Eight Things I Like About Ti West’s The House of the Devil

Hey, it’s not a perfect film. I didn’t quite believe that the heroine would do what she does at the film’s climax, and it thrills through its familiarity and its reconstruction of older films rather than through innovative, self-made scares, but it delivers exactly what it promises: a retro tribute to a certain era of American horror cinema where terrible things befell nice, pretty college students. Jocelin Donahue is Samantha, strapped for cash and persuaded, against her better judgement, to accept a baby-sitting assignment from a couple in a big old spooky house and, of course, it turns out to be a bad decision. To say any more would be telling. So, as part of a new series of short, accentuate-the-positive posts, I thought I’d praise the good points of whatever pops into my DVD tray every now and then. Here are the things I like about  The House of the Devil, with spoilers studiously avoided:

  • The retro poster campaign (see above). I feel like I know every piece of each of them (there are some Amityville horrors in there, and that’s Wes Craven’s Deadly Friend top right), even if I’m not enough of a genre specialist to be able to place them.
  • It knows that the first thing anybody faced with a harpsichord in a creepy old house would do is play a bit of ‘Heart and Soul’.

  • Greta Gerwig, the talisman of American Indie Authenticity, plays the sassy, slobby sidekick. It’s a P.J. Soles tribute act. There’s a long scene where, left alone in a stranger’s house, she tucks into a bowl of boiled sweets. It has nothing to do with the plot: it’s just a character note, but it points up how sensitively West creates tension through focusing on slightly “off” performances or tangential activities that could be the calm before a storm, or a genuine red herring.
  • Its minimalism – there only half a dozen speaking parts here, and a large portion of the film is taken up with a girl alone in a house, entertaining herself and trying to ignore the strange noises. It creates a chilling sense of isolation and vulnerability, all the while building up the sense of something sinister occurring in the silent spaces off-screen.
  • It takes thirty-seven minutes before anything nasty happens. And when it comes, it’s genuinely sudden and shocking. You have to admire a film that bides its time and doesn’t give up the goods immediately just to cater to viewers with limited powers of concentration.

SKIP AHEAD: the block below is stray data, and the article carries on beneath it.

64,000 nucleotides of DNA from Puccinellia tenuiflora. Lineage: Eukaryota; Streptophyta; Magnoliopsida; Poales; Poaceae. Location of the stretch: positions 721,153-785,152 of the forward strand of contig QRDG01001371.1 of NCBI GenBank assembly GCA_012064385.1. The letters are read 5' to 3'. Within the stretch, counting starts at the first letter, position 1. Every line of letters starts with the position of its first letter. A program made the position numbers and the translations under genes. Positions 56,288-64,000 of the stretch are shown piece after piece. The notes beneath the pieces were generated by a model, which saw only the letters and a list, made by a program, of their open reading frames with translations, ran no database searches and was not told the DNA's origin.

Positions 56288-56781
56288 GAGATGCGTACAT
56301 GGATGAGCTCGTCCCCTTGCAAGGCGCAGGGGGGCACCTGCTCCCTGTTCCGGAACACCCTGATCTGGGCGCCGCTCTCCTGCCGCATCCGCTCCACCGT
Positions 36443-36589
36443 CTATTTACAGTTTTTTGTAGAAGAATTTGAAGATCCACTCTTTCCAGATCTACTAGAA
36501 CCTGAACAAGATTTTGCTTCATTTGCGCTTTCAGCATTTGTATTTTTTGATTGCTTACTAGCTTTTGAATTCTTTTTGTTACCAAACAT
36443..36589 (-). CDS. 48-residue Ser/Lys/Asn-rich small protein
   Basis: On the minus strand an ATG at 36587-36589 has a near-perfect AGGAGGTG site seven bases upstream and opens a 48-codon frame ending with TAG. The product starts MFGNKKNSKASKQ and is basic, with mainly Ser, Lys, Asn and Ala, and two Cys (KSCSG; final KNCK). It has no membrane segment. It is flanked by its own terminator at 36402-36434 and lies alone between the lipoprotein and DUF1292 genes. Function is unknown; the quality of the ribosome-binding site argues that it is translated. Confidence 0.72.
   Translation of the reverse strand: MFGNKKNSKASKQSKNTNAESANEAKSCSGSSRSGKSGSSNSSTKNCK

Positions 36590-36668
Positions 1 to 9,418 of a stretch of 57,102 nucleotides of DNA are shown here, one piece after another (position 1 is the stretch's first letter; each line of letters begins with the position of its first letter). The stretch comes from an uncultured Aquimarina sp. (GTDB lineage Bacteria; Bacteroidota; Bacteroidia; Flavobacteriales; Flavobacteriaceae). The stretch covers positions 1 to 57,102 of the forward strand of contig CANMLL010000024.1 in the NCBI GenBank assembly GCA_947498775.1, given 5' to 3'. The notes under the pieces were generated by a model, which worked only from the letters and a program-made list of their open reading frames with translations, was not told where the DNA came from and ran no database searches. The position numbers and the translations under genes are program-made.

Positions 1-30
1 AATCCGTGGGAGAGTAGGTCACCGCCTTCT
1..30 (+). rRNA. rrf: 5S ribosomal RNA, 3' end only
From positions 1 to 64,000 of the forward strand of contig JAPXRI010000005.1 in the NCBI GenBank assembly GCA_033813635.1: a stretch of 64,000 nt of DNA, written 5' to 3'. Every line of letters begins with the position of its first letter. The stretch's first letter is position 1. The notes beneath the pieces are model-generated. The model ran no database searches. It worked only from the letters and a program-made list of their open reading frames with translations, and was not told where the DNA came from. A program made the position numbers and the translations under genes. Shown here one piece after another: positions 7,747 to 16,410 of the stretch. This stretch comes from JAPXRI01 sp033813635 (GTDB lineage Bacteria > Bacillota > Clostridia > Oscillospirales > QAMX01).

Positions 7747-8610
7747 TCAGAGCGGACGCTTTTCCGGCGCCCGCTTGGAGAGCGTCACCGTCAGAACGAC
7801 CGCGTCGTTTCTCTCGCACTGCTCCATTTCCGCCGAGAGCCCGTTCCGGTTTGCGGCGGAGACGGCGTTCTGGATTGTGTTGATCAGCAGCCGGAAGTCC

• Even though it’s a standard-issue haunted house, it still gets a legitimate creepy atmosphere out of prolonged silences, shadows and the simple existence of a basement. Remember when you were young and having a house to yourself was both an exciting opportunity and a slightly uneasy feeling of vulnerability and irrational fears? So does this film.

  • Jocelin Donahue’s extraordinary bone structure and feathered hair. Don’t ask me how, but the girl can evoke 1983 with just her cheekbones. As with the posters, I have a feeling she reminds me of someone in particular, but I can’t quite place it. Karen Allen?…
  • Are you making a horror movie set in an old empty house? Do you need a scene that explores that setting and shows where everything is, perhaps showing a lighter side to your otherwise reserved and quiet protagonist? Maybe with a bit of nostalgic period detail for good measure? I suggest you follow Ti West’s lead and insert a sequence where your heroine loads a cassette (remember those?!) into her big-ass Walkman (yeah, I had one of those!) and dances around the place, doing that hoppity, aerobics-video dance that lets her bounce from room to room, doing that hey-I’m-just-checking-what’s-in-the-fridge-oh-nothing-much action before pogoing on an armchair, hopping up the stairs, and generally announcing by asymmetric means that the long-awaited horrors are about to commence.